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What You Need to Know about the WashTech Decision and it’s Impact on STEM Graduates and OPT

If you’re reading this, you may already know about the WashTech decision issued in August 2015 (https://ecf.dcd.uscourts.gov/cgi-bin/show_public_doc?2014cv0529-43) and what it is about – an effort to prevent foreign students from being able to take advantage of the additional 17 month extension on their Optional Practical Training (“OPT”) if their field of study falls into the STEM category (science, technology, engineering, or math).  This extension was based on a rule issued by the Department of Homeland Security (“DHS”) in 2008 whereby it gave STEM students a maximum of 29 months of OPT after graduation.

                In summary, the Court invalidated DHS’ 2008 OPT rule based on a procedural flaw in their rulemaking – they failed to provide the public with notice and an opportunity to comment in advance of issuing the rule, to which DHS responded that it was necessary for the economy and to allow prospective H-1B workers to transition into new employment without having to depart the U.S.  Here are the important things you need to know about the Court’s decision and the future of OPT for STEM graduates:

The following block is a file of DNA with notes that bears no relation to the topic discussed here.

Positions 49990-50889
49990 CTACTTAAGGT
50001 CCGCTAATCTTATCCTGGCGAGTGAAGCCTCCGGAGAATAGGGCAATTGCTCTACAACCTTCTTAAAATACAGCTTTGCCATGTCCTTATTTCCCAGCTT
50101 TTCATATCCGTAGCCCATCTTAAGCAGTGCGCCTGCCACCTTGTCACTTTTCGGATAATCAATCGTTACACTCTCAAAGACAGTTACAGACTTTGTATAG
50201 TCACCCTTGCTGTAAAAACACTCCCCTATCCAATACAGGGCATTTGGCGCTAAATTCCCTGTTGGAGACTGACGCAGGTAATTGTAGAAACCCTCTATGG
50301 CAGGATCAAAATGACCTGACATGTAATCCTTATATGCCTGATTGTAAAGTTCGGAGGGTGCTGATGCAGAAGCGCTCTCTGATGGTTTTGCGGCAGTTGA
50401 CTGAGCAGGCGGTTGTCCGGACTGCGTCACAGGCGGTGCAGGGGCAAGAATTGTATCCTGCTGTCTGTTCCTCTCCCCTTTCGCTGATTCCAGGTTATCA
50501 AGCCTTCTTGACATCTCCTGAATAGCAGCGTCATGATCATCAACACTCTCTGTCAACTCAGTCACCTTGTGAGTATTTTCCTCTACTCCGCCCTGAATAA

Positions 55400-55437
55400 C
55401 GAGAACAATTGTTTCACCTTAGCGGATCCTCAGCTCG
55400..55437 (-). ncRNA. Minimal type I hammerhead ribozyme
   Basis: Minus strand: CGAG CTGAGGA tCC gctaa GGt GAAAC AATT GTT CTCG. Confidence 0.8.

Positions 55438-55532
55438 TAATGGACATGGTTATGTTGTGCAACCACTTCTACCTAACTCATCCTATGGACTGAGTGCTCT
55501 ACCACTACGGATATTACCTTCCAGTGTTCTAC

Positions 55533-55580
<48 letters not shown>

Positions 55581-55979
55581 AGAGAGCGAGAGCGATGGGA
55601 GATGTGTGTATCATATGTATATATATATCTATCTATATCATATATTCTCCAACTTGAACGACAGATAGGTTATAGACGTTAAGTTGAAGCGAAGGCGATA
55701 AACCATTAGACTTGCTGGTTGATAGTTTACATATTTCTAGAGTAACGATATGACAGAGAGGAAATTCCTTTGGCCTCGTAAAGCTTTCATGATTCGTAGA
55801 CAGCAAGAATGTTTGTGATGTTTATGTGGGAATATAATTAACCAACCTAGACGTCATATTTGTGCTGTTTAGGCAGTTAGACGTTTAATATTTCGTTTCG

1.       The Court upheld DHS’s interpretation of the law as permitting post-graduate OPT in opposition of WashTech’s argument that OPT only serves to circumvent the rules regarding H-1Bs and valid employment.  This means the Court agrees that a person in valid OPT status is authorized to work and that is not exclusive to an individual maintaining valid H-1B status only.


2.       The Court also found that DHS has broad authority to interpret valid employment through which F-1 students are legally authorized to work and that DHS’ interpretation cannot be limited simply by an effort to promote the security of our country.


3.       Most importantly, the Court stayed its order until February 12, 2016, to allow DHS to correct the procedural mistake made in 2008 and submit the rule for proper notice and comment.  Further, the announcements made in November 2014, will likely supersede the 2008 rule by expanding and improving the terms of OPT.


                In the end, WashTech’s efforts to eliminate the OPT 17 month extension for STEM students proved to be futile and only serve to allow DHS to correct their procedural errors back from 2008, while at the same time allowing time for the 2014 proposals to improve the OPT program for the benefit of foreign workers, our country’s economy and the quality of our workforce going into the future.
                Please contact Danielle M. Claffey at 404.949.8151, or by email at dclaffey@immigration.net with any questions.

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